Posts from the ‘hope’ Category

They Gave Christ a Cross, Not Guessing that He Would Make it a Throne

ChristBetweenTwoThieves

“He did not conquer in spite of the dark mystery of evil. He conquered through it.”

~James Stewart~

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“It is a glorious phrase of the New Testament, that ‘he led captivity captive.’ 

The very triumphs of His foes, it means, he used for their defeat. He compelled their dark achievements to sub-serve his end, not theirs.

They nailed him to the tree, not knowing that by that very act they were bringing the world to his feet.

They gave him a cross, not guessing that he would make it a throne.

They flung him outside the gates to die, not knowing that in that very moment they were lifting up all the gates of the universe, to let the King of Glory come in.

They thought to root out his doctrines, not understanding that they were implanting imperishably in the hearts of men the very name they intended to destroy.

They thought they had defeated God with His back the wall, pinned and helpless and defeated: they did not know that it was God Himself who had tracked them down.

He did not conquer in spite of the dark mystery of evil. He conquered through it.”

James Stewart (1896–1990) was a minister of the Church of Scotland

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” And you, being dead in your trespasses and the uncircumcision of your flesh,

He has made alive together with Him,

having forgiven you all trespasses,

having wiped out the handwriting of requirements that was against us,

which was contrary to us.

And He has taken it out of the way, having nailed it to the cross.

 Having disarmed principalities and powers,

He made a public spectacle of them, triumphing over them in it.”

(Colossians 2:13-15)

“For God so loved the world that He gave His only Son, that whoever believes in Him, should not perish, but have everlasting life.”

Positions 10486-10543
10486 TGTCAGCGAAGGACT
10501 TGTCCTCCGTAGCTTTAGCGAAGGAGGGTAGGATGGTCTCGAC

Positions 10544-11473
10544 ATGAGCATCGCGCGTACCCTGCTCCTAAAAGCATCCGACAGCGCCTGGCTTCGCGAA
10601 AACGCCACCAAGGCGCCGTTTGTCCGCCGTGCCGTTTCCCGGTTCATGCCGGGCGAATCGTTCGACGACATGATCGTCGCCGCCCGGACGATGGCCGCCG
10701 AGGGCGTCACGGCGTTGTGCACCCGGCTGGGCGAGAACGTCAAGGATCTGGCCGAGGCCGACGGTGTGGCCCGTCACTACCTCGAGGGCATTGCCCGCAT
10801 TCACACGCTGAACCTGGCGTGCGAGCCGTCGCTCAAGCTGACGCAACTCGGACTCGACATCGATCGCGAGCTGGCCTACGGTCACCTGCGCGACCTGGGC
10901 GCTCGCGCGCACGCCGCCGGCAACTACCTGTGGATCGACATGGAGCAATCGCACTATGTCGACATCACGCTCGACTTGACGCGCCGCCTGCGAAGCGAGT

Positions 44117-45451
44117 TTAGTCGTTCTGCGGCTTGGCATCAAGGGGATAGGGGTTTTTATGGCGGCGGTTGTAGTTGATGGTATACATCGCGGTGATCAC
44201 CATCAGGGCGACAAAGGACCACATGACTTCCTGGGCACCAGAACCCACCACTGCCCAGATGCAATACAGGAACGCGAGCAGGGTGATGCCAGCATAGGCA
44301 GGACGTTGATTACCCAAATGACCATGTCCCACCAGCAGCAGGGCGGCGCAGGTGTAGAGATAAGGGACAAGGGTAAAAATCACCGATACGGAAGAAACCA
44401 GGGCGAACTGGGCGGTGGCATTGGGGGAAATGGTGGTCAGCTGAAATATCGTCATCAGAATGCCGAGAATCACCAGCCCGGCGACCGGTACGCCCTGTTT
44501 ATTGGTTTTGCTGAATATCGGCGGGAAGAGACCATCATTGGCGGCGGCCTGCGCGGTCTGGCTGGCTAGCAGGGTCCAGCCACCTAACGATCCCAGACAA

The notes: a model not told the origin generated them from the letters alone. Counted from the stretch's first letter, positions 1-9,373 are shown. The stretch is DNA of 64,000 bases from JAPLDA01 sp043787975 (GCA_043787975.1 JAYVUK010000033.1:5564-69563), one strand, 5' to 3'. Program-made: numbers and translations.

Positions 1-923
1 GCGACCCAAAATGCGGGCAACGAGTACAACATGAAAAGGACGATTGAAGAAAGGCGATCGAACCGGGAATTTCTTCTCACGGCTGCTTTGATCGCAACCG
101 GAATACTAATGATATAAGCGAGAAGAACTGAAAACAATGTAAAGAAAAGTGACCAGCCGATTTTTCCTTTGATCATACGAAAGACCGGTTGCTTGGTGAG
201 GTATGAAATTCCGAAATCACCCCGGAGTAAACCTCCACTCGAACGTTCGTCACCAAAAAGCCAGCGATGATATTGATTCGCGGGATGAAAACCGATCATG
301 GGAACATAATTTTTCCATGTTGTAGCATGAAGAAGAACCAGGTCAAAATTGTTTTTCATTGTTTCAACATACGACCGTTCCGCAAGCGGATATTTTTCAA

(John 3:16)

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Pontius Pilate Shares His Torment with Gaius (fiction, audio)” Ravi Zacharias from “Jesus as they Saw Him”

Read by Ravi Zacharias, this dramatic audio adaptation of the Biblical account of the trial of Jesus Christ is told from the fictional perspective of the man who reluctantly delivered Christ to be crucified, the Roman ruler assigned to Israel , Pontius Pilate.

Much of this does however dramatically reflect what we gather from the Biblical account.

The text is also included below.

Its almost fitting that the only recording of this I could find is a video shrouded in darkness similar to the ruminations of this dialogue.

Darkness really did come upon the middle of the day when Christ Jesus died.

Praise God for the resurrection and Light and Life everlasting.

“While he was sitting on the judgment seat, his wife sent to him, saying, “Have nothing to do with that just Man, for I have suffered many things today in a dream because of Him.”
(Matt 27:19 NKJV)
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“… “It suddenly closed in on me Gaius, the impact of how trapped I was. The proud arm of Rome with all its boast of justice was to be but a dirty dagger in the pudgy hands of the priest. I was waiting in the room, Gaius, the one I use for court, officially enthroned with cloak and guard when they let this Jesus in. Well Gaius, don’t smile at this, as you value your jaw, but I have had no peace since the day he walked into my judgment hall. It’s been years but these scenes I read from the back of my eyelids every night.

You have seen Caesar haven’t you? When he was young and strapping inspecting the legion. His arrogant manner was child like compared to that of the Nazarene. He didn’t have to strut, you see. He walked toward my throne; arms bound but with a strident mastery and control that by its very audacity silenced the room for an instant and left me trembling with an insane desire to stand up and salute.

The clerk began reading the absurd list of charges. The priestly delegation punctuating these with palm rubbings and beard strokings and the eye rollings and the pious gutturals I had long-since learned to ignore. But I more felt it, Gaius, than heard it. I questioned him mechanically. He answered very little but what he said and the way he said it, it was as if his level gaze had pulled my naked soul right up into his eyes and was probing it there. It seemed like the man wasn’t even listening to the charges brought against him as a voice deep within me seemed to say `You are the one on trial, Pilate.’ You would have sworn, Gaius, that he had just come in out of a friendly interest to see what was going to happen to me. The very pressure of his standing there had grown unbearable when a slave rushed in all a tremble, interrupting court to bring a message from Claudia. She had stabbed at the stylus in that childish way that she does when she is distraught. ‘Don’t judge this amazing man, Pilate,’ she wrote. ‘I was haunted in dreams of him this night.’